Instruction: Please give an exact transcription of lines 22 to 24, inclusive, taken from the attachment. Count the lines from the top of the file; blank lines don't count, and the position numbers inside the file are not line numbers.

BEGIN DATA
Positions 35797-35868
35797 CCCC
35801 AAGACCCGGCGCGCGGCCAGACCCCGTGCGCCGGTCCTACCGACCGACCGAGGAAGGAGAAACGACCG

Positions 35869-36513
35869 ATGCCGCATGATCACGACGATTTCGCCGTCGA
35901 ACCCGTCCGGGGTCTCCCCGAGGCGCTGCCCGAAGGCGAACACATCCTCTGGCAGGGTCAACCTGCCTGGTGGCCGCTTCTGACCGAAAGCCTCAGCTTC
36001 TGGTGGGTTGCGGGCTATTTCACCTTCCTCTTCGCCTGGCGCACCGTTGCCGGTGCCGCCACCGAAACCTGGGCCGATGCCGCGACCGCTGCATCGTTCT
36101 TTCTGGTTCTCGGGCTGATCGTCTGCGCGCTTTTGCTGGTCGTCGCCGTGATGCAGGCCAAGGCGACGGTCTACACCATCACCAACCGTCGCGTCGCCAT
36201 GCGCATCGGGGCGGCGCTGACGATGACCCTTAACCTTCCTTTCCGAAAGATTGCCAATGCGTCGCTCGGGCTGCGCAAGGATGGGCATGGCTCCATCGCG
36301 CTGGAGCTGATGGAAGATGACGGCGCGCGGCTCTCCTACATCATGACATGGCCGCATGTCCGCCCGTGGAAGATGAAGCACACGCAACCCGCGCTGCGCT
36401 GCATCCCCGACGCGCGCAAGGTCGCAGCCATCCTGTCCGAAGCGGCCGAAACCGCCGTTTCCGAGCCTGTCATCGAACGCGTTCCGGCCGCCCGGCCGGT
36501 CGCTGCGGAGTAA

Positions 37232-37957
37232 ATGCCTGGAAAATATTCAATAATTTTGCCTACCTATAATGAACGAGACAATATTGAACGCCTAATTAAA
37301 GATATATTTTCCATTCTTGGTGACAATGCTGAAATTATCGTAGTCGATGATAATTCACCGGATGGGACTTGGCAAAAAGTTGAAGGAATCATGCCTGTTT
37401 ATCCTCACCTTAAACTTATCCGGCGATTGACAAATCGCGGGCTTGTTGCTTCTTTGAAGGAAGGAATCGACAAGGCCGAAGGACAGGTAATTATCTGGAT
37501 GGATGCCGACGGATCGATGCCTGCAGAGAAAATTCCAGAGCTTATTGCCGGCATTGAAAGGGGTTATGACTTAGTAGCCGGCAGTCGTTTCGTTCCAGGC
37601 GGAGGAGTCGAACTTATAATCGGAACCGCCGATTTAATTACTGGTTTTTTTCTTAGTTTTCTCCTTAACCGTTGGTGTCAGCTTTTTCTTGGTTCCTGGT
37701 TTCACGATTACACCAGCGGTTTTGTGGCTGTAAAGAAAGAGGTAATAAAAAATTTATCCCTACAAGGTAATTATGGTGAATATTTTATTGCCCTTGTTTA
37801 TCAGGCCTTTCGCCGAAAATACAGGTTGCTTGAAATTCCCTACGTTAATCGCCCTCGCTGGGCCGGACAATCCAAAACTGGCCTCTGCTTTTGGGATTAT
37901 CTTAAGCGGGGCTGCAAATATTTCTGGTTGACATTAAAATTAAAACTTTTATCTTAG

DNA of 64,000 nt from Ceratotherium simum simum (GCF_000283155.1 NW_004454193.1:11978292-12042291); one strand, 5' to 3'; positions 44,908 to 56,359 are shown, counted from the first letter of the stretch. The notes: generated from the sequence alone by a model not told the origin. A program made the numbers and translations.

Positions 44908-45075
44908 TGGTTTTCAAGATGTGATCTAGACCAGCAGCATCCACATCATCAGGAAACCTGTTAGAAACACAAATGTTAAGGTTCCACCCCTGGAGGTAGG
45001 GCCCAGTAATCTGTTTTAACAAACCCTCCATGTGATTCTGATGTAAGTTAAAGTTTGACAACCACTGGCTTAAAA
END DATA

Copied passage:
DNA of 64,000 nt from Ceratotherium simum simum (GCF_000283155.1 NW_004454193.1:11978292-12042291); one strand, 5' to 3'; positions 44,908 to 56,359 are shown, counted from the first letter of the stretch. The notes: generated from the sequence alone by a model not told the origin. A program made the numbers and translations.

Positions 44908-45075
44908 TGGTTTTCAAGATGTGATCTAGACCAGCAGCATCCACATCATCAGGAAACCTGTTAGAAACACAAATGTTAAGGTTCCACCCCTGGAGGTAGG